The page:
2017: Game Recaps
Sometimes, one play can open the floodgates and drastically change the outcome of a sporting event. A misplayed fly ball with the bases loaded and two outs in the sixth inning turned a just-tied game into a five-run inning for the Yankees as New York crushed the Cleveland Indians, 8-1, on Sunday afternoon.
The scuffling Yankees offense put up as many runs in their sixth inning assault as they have over the course of their previous four games. They got a little help from one of their former outfield prospects, Abraham Almonte, who could not track down the ball as it looked like he was bracing for impact with the wall well before reaching it.
Defense played a big role in the New York Yankees dropping each of the first two games of their series in Cleveland against the Indians. That same defense would come through in clutch time for the Yankees on Saturday night as several big plays in the ninth inning helped preserve a 2-1 victory over the Indians.
In a tight game that was well pitched on both sides of the ledger, the Yankees (58-51) would edge out a win to end their four-game losing streak. It also brought an end to a nine-game home winning streak by the Indians (59-49), who were dealt their first home loss of the second half.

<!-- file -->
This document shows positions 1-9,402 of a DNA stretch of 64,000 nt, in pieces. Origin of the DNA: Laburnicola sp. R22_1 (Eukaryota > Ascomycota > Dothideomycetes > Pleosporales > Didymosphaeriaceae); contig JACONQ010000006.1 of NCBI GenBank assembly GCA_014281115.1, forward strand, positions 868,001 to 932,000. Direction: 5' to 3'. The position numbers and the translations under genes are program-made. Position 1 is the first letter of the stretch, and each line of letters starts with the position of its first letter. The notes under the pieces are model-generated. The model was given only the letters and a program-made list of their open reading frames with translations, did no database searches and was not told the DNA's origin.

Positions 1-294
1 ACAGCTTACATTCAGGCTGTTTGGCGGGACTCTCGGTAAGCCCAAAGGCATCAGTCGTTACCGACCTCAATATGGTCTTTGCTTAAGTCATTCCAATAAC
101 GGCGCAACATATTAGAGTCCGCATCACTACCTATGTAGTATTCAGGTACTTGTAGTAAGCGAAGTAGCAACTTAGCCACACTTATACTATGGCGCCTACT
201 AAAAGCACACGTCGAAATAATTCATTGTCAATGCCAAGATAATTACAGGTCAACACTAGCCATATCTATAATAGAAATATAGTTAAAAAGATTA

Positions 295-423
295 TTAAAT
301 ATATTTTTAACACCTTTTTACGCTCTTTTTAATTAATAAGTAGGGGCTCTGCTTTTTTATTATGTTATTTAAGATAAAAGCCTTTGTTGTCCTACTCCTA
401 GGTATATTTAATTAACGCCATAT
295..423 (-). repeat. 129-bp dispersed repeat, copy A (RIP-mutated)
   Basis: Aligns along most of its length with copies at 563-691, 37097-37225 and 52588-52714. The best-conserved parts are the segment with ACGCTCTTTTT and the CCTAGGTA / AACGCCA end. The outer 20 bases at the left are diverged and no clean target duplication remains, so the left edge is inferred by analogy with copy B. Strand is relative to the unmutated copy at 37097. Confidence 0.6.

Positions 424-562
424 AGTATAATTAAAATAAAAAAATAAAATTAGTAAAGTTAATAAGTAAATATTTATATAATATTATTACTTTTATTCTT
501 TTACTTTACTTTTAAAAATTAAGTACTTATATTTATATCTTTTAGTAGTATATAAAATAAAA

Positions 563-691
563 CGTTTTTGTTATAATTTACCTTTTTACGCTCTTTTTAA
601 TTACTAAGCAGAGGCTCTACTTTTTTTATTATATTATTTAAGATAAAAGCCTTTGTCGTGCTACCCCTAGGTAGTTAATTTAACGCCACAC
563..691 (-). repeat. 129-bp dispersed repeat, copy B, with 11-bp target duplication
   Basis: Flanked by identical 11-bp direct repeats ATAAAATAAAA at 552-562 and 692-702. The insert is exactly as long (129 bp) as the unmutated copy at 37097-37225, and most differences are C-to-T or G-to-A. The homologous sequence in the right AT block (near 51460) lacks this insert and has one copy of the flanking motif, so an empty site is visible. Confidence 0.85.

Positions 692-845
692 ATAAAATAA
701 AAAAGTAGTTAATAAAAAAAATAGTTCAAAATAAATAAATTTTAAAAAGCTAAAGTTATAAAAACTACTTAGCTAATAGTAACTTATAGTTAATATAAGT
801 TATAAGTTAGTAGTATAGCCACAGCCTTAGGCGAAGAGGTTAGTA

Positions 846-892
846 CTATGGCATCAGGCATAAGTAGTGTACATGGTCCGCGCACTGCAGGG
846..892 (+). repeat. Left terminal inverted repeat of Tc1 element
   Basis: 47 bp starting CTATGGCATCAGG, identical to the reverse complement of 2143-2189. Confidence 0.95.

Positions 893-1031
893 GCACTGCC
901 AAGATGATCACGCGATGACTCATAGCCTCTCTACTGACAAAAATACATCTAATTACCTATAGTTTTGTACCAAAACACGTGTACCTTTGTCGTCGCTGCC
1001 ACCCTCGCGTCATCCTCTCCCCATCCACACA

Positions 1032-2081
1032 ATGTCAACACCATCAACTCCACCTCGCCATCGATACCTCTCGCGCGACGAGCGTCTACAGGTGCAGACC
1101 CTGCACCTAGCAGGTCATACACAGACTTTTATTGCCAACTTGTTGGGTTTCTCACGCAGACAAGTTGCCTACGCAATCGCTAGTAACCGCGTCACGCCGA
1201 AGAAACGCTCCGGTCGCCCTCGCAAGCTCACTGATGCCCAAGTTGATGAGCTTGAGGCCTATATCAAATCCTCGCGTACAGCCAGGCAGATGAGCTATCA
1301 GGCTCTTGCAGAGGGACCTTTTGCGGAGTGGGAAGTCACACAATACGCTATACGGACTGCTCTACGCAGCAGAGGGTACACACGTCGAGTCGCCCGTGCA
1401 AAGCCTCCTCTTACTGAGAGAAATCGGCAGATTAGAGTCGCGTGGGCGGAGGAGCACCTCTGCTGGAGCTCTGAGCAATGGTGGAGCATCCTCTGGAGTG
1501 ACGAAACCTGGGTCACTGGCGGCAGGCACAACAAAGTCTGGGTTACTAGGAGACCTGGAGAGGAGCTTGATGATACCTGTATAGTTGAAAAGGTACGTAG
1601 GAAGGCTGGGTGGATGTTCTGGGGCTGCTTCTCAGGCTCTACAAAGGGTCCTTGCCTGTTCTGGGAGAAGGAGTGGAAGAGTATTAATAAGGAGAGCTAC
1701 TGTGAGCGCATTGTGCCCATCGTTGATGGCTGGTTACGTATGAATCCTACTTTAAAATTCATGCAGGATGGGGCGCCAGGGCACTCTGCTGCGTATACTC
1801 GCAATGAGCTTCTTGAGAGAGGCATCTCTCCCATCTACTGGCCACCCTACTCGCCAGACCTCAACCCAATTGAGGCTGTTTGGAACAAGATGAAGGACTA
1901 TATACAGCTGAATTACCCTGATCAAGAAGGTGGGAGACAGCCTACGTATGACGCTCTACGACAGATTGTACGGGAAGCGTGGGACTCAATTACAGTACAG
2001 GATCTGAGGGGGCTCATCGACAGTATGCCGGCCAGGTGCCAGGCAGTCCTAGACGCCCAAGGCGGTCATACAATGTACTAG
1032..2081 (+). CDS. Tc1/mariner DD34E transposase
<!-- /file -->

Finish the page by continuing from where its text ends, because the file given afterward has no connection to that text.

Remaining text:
Trevor Bauer made another big start for the Cleveland Indians on Friday night as he gave the club seven innings of one-run baseball in defeating the New York Yankees, 7-2.
The Indians may have solved the home woes that had plagued them this season. Playing in front of consistently larger crowds than earlier points in the season, the Indians have gone a perfect 9-0 since the All-Star break at Progressive Field and are now 30-24 on the shores of Lake Erie.
Corey Kluber got the Cleveland Indians back in the win column, ending the team’s three-game losing streak with yet another dominant effort on the mound as he limited the New York Yankees to just one run on three hits in a 5-1 complete game victory.
Kluber was the story of the night as he sliced and diced through the Yankees lineup in a matchup of two of the top clubs in the American League. The Indians, in need of a victory to erase the lingering taste of a devastating walk-off loss in Boston in an emotional roller coaster of a game on Tuesday night, got exactly the start that they needed from their ace.